String.IsNullOrEmpty in JavaScript

  • I am aware of it being frowned upon to do something like write C# in JavaScript. (see this if you don't know what I'm talking about)

    But as a judgement call, I think we could stand to have a relatively simple check for values that are null or empty, so I'm looking for feedback on this implementation of String.isNullOrEmpty.

    String.isNullOrEmpty = function (value) {
    return (!value || value == undefined || value == "" || value.length == 0);

    Aren't the first checks redundant after you've already tried to call `toString` on `value`?

    Possibly.... I was thinking if I were to call a "static" String.isNullOrEmpty(). Not sure if I need it.

    That revision is no good, see this and other posts. You've radically changed the meaning of the function.

    Not following you on that second comment. "You've radically changed the meaning of the function" I just removed that first try, catch. I didn't change any comparison operators. Maybe you should give me your thoughts in a full answer form.

    Come to think of it. Because I am going to use it as such, would it be better if if(String.isNullOrEmpty(51354.toString())){} Or should the isNullOrEmpty handle casting

    I'm not really an authoritative source on javascript, I was just trying to comment in general :) I'll try to write something up tomorrow unless someone more knowledgeable turns up. What I meant with my comment was that your two version returns different answers for something like `0` or `false` and undefined variables.

    Would not a `return !value;` suffice?

    @Terrance please take this C# away. `!string` is what you want, `String.isNullOrEmpty(string)` is an abomination

    @Raynos Please elaborate. How do you mean? (How would !string check for empty strings for one and how is String.isNullOrEmpty() an abomination for two) As far as abstraction or performance or what?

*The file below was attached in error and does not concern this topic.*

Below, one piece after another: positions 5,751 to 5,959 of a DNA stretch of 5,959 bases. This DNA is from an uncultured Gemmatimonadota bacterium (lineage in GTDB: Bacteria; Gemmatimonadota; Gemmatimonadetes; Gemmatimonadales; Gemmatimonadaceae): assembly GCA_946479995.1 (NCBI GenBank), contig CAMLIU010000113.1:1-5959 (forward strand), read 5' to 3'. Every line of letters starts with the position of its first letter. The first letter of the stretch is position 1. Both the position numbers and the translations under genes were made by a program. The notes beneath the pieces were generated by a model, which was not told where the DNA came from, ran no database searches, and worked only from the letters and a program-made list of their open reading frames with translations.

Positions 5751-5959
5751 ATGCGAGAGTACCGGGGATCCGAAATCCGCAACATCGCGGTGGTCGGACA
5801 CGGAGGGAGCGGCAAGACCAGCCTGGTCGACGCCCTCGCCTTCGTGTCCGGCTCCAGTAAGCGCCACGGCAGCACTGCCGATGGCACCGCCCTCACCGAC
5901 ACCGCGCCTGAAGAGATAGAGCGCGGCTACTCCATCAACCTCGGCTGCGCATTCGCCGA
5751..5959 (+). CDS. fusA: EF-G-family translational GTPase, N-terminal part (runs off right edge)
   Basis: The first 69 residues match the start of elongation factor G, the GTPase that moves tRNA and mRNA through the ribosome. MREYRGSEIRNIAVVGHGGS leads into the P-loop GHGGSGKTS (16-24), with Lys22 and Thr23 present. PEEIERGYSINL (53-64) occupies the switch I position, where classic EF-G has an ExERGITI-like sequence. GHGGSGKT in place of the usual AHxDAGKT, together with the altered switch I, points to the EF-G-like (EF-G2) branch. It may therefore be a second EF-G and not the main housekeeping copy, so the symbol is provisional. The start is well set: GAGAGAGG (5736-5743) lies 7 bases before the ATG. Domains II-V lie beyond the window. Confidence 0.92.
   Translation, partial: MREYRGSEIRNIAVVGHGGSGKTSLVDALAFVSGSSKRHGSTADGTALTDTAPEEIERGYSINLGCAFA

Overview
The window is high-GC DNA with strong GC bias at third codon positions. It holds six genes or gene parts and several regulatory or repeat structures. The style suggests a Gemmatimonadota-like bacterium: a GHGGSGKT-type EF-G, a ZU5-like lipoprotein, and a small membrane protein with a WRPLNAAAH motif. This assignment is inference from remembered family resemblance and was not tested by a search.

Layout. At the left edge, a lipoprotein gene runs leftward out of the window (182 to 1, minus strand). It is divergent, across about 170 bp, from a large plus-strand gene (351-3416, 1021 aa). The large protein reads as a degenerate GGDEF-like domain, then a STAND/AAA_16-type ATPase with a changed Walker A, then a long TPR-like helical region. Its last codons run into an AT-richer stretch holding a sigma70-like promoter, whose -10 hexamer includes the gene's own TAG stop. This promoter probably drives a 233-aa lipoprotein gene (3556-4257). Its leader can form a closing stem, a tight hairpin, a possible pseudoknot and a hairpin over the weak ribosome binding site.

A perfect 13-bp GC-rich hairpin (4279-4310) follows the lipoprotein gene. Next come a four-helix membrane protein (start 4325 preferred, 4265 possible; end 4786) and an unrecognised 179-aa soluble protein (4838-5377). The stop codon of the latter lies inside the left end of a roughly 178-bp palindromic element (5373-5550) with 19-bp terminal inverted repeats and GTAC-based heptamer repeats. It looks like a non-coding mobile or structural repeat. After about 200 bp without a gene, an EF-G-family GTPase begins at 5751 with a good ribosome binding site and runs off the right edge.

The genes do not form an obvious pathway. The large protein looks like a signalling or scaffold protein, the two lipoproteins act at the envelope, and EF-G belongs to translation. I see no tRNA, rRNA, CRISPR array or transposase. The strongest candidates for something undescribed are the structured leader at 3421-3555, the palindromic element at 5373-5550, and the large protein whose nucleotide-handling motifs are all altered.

@Terrance `!"" === true` and `!null == true` and `String.isNullOrEmpty` is just bloat that exists for no purpose other then "C# does it, it must be the best"

    @Raynos If it makes you feel better I can certainly change the name of the method. I just needed something that insures that all checks are made in dealing with string validation. And since we are a microsoft shop it seems to make the most sense to use something that would be considered a familiar construct. I could care less that it is a ".NET" thing. As long as the code base doesn't have if(val.length==0) sometimes and other times if(val!=undefined&&val!=null&&val!="") other times. We could call it isNil or isNothing if it insures its usage.

    @Terrance I'm saying what's wrong with `if (!val) {` instead of `if(val === "" || val === null) {`

    the link does not work anymore

    @MuhammadOmerAslam the OG site apears to be dead but, I added a different article discussing the issue. Hope that helps :P

  • ndp

    ndp Correct answer

    9 years ago

    Starting with:

    return (!value || value == undefined || value == "" || value.length == 0);

    Looking at the last condition, if value == "", it's length MUST be 0. Therefore drop it:

    return (!value || value == undefined || value == "");

    But wait! In JS, an empty string is false. Therefore, drop value == "":

    return (!value || value == undefined);

    And !undefined is true, so that check isn't needed. So we have:

    return (!value);

    And we don't need parentheses:

    return !value


    i must say... bravo

    @ndp Gotta give it to you. That was complete and concise. Nice.

    @ndp, Great answer! It's bit confusing for a moment tho... Please add a conclusion to your answer stating it's the final solution, for quick reference, thanks.

    A really Great Answer ndp! I added a screen shot in a reply that shows verfies it and shows execution for those who don't immediately get it. var A; var B = null; var C = "test"; console.log("is A nullOrEmpty %o", !A); console.log("is B nullOrEmpty %o", !B); console.log("is C nullOrEmpty %o", !C);

    But if someone passes it as a boolean value of false, then it might return the false positive. I think we need to add the check for that as-well.

    What if the value is not a type of string, e.g. a number?

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Content dated before 7/24/2021 11:53 AM